This article surveys recent literature by Parsons, McGee, Shapiro and others on the significance of categoricity arguments in the philosophy of mathematics. After discussing whether categoricity arguments are sufficient to secure reference to mathematical structures up to isomorphism, we assess what exactly is achieved by recent ‘internal’ renditions of the famous categoricity arguments for arithmetic and set theory.
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  • Carnap’s early metatheory: scope and limits.Georg Schiemer, Richard Zach & Erich Reck - 2017 - Synthese 194 (1):33-65.
    In Untersuchungen zur allgemeinen Axiomatik and Abriss der Logistik, Carnap attempted to formulate the metatheory of axiomatic theories within a single, fully interpreted type-theoretic framework and to investigate a number of meta-logical notions in it, such as those of model, consequence, consistency, completeness, and decidability. These attempts were largely unsuccessful, also in his own considered judgment. A detailed assessment of Carnap’s attempt shows, nevertheless, that his approach is much less confused and hopeless than it has often been made out to (...)
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  • Pluralism in Mathematics: A New Position in Philosophy of Mathematics.Michèle Friend - 2013 - Dordrecht, Netherland: Springer.
    The pluralist sheds the more traditional ideas of truth and ontology. This is dangerous, because it threatens instability of the theory. To lend stability to his philosophy, the pluralist trades truth and ontology for rigour and other ‘fixtures’. Fixtures are the steady goal posts. They are the parts of a theory that stay fixed across a pair of theories, and allow us to make translations and comparisons. They can ultimately be moved, but we tend to keep them fixed temporarily. Apart (...)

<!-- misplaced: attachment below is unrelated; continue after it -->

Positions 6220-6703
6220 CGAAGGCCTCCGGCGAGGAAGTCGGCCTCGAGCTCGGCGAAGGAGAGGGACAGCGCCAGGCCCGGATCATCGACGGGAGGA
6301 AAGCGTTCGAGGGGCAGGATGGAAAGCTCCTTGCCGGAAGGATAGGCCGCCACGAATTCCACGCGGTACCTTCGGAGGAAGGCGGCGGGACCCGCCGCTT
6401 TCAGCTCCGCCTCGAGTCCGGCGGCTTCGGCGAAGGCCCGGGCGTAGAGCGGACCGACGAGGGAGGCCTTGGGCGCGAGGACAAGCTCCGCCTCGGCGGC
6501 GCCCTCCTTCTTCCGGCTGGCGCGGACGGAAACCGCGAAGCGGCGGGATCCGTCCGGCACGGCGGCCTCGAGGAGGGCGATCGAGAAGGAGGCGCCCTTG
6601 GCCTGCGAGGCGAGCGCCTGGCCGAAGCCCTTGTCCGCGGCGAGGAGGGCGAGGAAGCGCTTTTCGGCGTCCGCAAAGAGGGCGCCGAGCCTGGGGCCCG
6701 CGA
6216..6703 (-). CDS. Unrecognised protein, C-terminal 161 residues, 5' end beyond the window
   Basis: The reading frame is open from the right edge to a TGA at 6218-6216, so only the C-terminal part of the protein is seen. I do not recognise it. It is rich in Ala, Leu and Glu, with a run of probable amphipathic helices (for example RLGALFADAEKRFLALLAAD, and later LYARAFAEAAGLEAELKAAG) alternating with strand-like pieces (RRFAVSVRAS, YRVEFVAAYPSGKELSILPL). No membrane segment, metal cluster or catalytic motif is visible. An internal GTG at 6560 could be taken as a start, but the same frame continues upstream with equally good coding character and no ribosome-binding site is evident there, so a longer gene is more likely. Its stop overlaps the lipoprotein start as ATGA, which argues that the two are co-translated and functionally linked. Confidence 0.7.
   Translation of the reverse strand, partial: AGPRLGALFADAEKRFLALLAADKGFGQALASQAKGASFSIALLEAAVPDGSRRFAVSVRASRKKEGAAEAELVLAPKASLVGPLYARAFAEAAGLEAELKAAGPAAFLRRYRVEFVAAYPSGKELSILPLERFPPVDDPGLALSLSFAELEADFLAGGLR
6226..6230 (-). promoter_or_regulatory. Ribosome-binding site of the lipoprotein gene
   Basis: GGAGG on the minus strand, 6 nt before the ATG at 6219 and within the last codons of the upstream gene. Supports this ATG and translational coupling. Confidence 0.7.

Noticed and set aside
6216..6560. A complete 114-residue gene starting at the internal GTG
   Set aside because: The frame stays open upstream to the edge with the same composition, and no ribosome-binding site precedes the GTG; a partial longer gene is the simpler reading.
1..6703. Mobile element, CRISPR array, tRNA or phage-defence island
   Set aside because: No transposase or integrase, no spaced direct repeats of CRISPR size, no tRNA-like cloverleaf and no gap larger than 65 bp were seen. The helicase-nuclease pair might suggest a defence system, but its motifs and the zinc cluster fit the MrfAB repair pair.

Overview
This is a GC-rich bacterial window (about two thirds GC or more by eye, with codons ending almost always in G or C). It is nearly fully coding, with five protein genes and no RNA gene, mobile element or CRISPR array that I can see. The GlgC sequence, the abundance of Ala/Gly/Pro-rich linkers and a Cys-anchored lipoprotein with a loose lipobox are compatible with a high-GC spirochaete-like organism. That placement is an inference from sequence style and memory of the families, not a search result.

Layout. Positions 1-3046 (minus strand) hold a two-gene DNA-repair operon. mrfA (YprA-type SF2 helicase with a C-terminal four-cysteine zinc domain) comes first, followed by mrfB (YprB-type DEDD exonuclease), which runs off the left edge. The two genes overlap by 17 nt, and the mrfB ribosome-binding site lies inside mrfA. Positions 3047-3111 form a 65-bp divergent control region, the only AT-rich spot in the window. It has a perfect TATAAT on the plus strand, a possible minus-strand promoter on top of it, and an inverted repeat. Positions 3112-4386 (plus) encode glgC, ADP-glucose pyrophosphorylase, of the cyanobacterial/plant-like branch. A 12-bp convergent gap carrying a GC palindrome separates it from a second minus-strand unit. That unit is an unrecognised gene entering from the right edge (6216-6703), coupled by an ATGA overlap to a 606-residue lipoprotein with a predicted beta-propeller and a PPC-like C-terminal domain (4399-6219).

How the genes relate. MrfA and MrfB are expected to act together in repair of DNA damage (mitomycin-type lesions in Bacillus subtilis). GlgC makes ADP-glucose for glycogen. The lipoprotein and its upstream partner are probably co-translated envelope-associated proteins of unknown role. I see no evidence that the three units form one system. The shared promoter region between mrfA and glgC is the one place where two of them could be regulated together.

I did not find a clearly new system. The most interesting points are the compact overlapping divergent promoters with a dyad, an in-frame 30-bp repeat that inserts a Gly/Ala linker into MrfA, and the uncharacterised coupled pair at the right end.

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  • Peano’s structuralism and the birth of formal languages.Joan Bertran-San-Millán - 2022 - Synthese 200 (4):1-34.
    Recent historical studies have investigated the first proponents of methodological structuralism in late nineteenth-century mathematics. In this paper, I shall attempt to answer the question of whether Peano can be counted amongst the early structuralists. I shall focus on Peano’s understanding of the primitive notions and axioms of geometry and arithmetic. First, I shall argue that the undefinability of the primitive notions of geometry and arithmetic led Peano to the study of the relational features of the systems of objects that (...)
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  • Lingua characterica and calculus ratiocinator: The Leibnizian background of the Frege-Schröder polemic.Joan Bertran-San Millán - 2021 - Review of Symbolic Logic 14 (2):411-446.